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Opinion (page 8)
The truth, the whole truth . . .
By Bev Butler
It is expected that every large project undertaken by a council will require extensive consultation with all ratepayers but the crucial element missing from consultation in this case [the stadium] was the requirement to adhere to the principles of good faith – openness and transparency – during the consultative process. It was that failure by the DCC to truly listen and act to placate the genuine concerns held by so many that draws the inevitable conclusion that the DCC totally failed to act in accordance with the Local Government Act 2002.
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Register to read D Scene online at

Posted by Elizabeth Kerr


Filed under Architecture, Business, Construction, CST, DCC, DCHL, DVL, DVML, Economics, ORFU, People, Politics, Project management, Property, Site, Sport, Stadiums, STS, Town planning, Urban design

Demand a full independent forensic audit of ORFU

That is the BEST message you can all put out there, right now.

Posted by Elizabeth Kerr


Filed under DCC, DVML, Economics, ORFU, People, Sport

High-performance training pool at stadium?

### ODT Online Mon, 12 Apr 2010
Call for new pools for city
By Chris Morris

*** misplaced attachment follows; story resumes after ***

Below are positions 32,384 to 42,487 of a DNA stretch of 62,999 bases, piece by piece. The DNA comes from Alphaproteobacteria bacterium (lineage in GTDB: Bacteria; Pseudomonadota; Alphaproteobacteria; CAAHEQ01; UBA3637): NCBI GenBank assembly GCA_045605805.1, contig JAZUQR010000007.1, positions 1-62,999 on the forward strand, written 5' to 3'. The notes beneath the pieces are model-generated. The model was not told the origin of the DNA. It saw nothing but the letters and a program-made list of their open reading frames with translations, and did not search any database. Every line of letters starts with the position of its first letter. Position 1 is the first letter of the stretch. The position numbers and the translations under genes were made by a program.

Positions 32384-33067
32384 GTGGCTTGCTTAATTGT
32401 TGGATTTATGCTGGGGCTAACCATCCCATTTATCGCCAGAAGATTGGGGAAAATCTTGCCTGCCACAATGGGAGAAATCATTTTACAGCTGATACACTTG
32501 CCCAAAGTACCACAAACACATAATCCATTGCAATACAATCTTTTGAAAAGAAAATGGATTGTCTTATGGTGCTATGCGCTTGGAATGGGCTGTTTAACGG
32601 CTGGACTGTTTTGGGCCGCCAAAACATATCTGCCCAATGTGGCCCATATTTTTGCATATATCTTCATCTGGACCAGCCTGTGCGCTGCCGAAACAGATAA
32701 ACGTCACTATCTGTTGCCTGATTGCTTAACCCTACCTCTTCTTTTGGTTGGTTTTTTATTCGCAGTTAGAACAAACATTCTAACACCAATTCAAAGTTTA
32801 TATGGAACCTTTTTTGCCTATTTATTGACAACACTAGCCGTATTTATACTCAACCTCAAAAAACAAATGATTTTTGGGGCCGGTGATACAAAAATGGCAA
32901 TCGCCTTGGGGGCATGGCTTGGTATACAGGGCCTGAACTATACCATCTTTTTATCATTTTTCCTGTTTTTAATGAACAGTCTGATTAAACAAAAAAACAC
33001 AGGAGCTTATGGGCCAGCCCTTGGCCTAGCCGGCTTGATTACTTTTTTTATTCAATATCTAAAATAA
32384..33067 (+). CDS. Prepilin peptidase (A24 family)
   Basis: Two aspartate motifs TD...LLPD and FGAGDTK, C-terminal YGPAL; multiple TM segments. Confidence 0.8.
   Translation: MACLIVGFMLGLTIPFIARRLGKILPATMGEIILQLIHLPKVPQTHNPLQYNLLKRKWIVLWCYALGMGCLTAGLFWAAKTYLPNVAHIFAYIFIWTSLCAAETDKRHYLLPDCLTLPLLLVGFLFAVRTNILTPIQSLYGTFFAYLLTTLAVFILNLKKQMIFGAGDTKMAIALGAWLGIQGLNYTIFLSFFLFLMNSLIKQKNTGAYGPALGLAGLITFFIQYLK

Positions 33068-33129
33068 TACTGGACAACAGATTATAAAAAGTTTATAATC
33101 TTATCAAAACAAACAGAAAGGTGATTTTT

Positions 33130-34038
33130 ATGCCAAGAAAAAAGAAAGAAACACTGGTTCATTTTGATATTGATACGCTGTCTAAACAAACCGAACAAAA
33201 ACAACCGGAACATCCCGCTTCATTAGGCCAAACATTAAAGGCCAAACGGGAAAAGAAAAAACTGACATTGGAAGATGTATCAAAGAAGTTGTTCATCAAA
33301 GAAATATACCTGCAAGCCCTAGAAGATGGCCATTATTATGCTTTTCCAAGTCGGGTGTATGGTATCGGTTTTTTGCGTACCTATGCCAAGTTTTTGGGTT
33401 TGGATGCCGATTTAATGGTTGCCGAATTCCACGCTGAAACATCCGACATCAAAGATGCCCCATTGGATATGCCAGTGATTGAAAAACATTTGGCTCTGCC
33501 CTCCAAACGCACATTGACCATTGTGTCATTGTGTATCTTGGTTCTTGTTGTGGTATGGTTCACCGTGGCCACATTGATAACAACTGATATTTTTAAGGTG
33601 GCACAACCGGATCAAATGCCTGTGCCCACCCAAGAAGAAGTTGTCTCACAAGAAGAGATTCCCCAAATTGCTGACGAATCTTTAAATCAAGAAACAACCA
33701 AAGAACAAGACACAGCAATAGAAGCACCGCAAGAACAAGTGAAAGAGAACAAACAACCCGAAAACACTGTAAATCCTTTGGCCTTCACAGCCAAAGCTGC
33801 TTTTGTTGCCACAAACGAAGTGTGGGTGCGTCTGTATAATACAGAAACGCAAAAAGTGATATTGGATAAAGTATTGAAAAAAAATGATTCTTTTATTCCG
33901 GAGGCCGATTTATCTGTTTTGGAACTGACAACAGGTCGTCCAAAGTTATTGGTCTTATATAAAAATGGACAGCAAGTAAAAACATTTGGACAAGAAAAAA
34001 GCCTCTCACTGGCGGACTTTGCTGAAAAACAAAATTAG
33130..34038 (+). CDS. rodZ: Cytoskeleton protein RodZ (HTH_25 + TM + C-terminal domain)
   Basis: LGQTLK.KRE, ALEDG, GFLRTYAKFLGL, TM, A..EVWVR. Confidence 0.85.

The Dunedin City Council should seek new ways to cash in on swimmers at Moana Pool, as well as building a pool at Mosgiel and a high-performance training pool at the Forsyth Barr Stadium, a consultants’ report has suggested.
Read more

Posted by Elizabeth Kerr


Filed under Architecture, Construction, Design, Economics, Geography, Politics, Project management, Site, Sport, Stadiums, Urban design

Deception, deconfusion, understatement

…and the logo for Icarus

### ODT Online Mon, 6 Jul 2009
Opinion: Your say
Stadium deceptions
By Calvin Oaten
The stadium saga moves inexorably forward, and in doing so continues to reveal an ever growing list of deceptions. Why this should be it is difficult to know. In fact, why the DCC has gotten so deeply implicated is both a mystery, and by extension, an enormous worry to a good many citizens.
Read more


On 23 June, ODT claimed the stadium was to cost ratepayers $261 million. Link

Posted by Elizabeth Kerr

1 Comment

Filed under Architecture, CST, Economics, Hot air, Politics, Project management, Site, Sport, Stadiums